Tuesday, November 28, 2006

Towards an Open Theology

Yesterday I had a lunch with a fellow sojourner and pastor from a completely different context and background than myself and I found it to be a compelling connection. As we got to know one another and share stories, he was inquisitive as to the functions and structure of Ordinary Community. I realized as I was sharing that I really have journeyed far from many of the systematic theologies I had been raised in.

I believe in conversion, but I have a much harder time putting words to the process or being able to state when a conversion to Christ has happened or not. Rather, I tend to use terms such as "followers of Christ" and regardless of people's spiritual state, I encourage them to follow Christ where I used to try and make them a Christian. In my old days, I would have labeled my present self a "liberal", but I don't think I am. I believe that Christ made exclusive claims about himself as the only passage into the Kingdom of God. There aren't other portals or wardrobes to Narnia, Christ is the gate in. That is one of the absolutes of my theology.

As well, I believe that the Scriptures are True and they have an elevated role for faith and practice. They are the basis of our faith and the marker that doesn't shift even in the midst of storms, the words carry Divine power. But I do not believe that all the genres and books in Scripture ought to be interpreted as literal (except for the ones that are history) but rather some are apocalyptic and as teaching narratives/myths that illuminate lessons and truths to be lived out. Applying the modern scientific worldview to ancient texts in my humble opinion is a clearly misguided goal. Scriptures don't have to be literal/historical to be True or inspired or authoritative. The Scriptures are attached to the Spirit, and it breathes life into the reader. To me, the very process of reading texts from Scripture is a mystical experience and they show me how to live.

I affirm women in all forms of leadership and ministry in the church. I believe the passages of I Timothy 2 and Titus 1 are not prohibiting such.
1) The greek word "Auqentew" translated as authority, is not used by Paul or any other NT author in the Scriptures. The only way we can learn about its correct translation is in extra-biblical sources. In my opinion, the word is more accurately translated as "source" or "originator". So I Timothy 2 would read more as "I do not permit a woman to say she is the source of man" which would be Paul confronting Goddess worship in Ephesus who were teaching that Eve came before Adam. I don't believe this passage is speaking towards an absolute for all forms of church structure, but rather a condemnation of false teaching in the NT context.
2) 1 - 2 passages is not enough to build an entire theology around. One needs to look at the whole of the Biblical voice. We have women acting as prophetesses, house church leaders, matriarchs, evangelists etc. all throughout the Scriptures.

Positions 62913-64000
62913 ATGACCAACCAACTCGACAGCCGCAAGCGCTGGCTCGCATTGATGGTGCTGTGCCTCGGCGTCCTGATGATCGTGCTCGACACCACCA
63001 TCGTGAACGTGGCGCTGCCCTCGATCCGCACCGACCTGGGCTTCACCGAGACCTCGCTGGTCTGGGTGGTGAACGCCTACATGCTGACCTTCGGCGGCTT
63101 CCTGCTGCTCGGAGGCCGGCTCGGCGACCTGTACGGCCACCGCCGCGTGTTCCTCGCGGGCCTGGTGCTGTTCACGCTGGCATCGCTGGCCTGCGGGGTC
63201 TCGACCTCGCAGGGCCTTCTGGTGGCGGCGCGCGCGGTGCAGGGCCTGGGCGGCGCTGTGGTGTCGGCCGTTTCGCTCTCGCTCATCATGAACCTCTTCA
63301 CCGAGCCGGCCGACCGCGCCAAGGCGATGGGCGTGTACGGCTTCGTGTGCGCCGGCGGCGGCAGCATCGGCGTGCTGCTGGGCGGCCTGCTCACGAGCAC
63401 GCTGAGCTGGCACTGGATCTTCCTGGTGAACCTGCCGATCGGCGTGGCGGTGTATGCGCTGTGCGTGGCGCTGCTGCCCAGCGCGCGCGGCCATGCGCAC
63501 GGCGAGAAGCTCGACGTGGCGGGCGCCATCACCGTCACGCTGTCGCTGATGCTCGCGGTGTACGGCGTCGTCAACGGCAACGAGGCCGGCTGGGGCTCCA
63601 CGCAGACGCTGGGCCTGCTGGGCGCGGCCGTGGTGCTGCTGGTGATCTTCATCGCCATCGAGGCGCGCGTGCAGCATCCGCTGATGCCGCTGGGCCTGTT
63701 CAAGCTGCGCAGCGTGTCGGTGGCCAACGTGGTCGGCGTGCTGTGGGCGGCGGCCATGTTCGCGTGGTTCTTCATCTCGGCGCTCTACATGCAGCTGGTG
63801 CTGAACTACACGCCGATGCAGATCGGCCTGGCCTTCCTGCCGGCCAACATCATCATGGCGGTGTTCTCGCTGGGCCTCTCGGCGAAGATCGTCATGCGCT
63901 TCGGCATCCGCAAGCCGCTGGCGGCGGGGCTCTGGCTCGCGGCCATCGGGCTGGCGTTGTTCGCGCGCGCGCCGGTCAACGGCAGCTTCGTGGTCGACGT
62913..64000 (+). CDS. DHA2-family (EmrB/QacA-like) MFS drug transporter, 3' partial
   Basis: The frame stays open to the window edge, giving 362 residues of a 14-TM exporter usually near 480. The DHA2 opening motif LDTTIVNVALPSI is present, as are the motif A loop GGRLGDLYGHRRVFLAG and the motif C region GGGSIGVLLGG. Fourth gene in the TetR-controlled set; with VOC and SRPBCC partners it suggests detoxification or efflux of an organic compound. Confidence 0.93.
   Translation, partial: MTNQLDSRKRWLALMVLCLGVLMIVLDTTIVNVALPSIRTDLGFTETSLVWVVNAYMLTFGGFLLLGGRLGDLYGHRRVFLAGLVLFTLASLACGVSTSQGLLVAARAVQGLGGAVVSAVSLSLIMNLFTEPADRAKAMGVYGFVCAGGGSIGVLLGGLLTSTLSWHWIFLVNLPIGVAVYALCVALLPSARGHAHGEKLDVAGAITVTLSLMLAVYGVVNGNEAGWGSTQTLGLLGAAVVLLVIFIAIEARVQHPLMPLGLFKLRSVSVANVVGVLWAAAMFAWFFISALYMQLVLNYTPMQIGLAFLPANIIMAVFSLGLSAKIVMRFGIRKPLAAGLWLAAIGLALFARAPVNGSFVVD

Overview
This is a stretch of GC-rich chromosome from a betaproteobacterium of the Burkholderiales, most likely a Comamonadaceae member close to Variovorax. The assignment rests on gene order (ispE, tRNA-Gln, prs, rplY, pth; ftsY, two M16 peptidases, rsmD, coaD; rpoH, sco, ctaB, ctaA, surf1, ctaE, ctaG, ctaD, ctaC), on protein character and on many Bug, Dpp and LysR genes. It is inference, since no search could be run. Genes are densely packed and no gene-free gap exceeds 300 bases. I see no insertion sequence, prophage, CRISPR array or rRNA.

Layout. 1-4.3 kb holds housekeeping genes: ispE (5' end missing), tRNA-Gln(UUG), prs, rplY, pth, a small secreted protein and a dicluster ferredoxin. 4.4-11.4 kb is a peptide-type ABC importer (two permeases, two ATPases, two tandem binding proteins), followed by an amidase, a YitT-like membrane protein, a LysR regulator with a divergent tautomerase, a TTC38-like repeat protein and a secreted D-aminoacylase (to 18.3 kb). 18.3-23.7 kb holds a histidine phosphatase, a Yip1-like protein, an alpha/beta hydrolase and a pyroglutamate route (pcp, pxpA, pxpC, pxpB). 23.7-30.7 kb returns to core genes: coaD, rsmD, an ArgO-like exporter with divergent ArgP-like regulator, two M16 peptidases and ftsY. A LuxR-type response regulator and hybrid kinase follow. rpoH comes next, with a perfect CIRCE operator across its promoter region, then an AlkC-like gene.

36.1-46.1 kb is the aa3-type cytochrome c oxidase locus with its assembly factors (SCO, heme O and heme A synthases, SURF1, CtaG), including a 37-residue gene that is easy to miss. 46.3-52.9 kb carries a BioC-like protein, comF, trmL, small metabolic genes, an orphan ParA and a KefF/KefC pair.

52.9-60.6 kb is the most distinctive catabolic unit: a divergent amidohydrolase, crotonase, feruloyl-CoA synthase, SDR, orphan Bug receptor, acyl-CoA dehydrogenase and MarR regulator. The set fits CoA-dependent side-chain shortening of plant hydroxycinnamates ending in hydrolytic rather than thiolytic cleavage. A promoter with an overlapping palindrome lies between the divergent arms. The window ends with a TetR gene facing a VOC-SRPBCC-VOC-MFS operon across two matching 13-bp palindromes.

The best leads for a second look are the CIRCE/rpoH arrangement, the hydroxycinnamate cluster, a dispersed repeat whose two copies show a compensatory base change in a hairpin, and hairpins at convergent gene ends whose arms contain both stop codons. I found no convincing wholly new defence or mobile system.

3) Jesus radically departed from traditional Jewish roles by affirming women, reaching out to them as outcasts and inviting them into the center of His movement. We do not have revelation of women as Apostles, but we do see them counted in the groupings next outside the 12.
4) On Easter morning, when the male Apostles were cowering in the upper room, while it was cold and still dark, it was Mary who got up and went to the tomb. I would suggest that at this all important moment of the Church, it was only a woman who was leading us. Mary received the announcement of the Resurrection and then left boldly proclaiming the Resurrection. That in my opinion was the first sermon of the NT Church. Mary telling the others that He is risen!
5) The ancient and NT world were male dominated, women were valued, but not as equals. Part of the teaching of Hebrews and a New Covenant with a New Community to me is the abolishment of this male domination to a pure view of God's intention, the equality of the sexes.
6) I believe the hardline view of excluding women from roles of elder/teacher are not followed consistently by those claiming them. Women cannot read Scriptures in a service but are allowed to sing them in a special song. Women cannot teach our American men, but were/are sent in droves to foreign soil to win the natives (including men) in tribal cultures by teaching/preaching as the only voice for the Kingdom. This is what I observed growing up in fundamental theologies and I think its hypocrisy. If you are going to take a hardline view against women in ministry, you better apply it in all forms or you are committing the same heresy you accuse others of.
7) Experience counts for something. I have sat under and around women using their gifts in ministry of preaching and teaching and making wise decisions. It was quite natural and yielded the same fruit godly men had provided. Just reading the fruit of these experiences agreed with the Scriptures.
8) Its about the gifts, not the gender. The Spirit of God calls and brings to life His gifts in the Church. Whomever that calling falls upon, regardless of their reproductive parts, ought to be obedient to it for the sake of the Kingdom.

So I think differently now than I once did. I believe I have left a loyalty to certain systems of thinking and to one that is closer to the Biblical truths and to the Spirit that drives it all. I have moved towards a more open theology and in that I have found freedom to act and move within the Kingdom in more powerful ways. To some, that may be heresy, but I would just say, judge me by "the fruit".

Or, don't judge me at all, that would be more fun :)

peace for a Kingdom Come,

1 comment:

site said...

Thank you for this post, really effective piece of writing.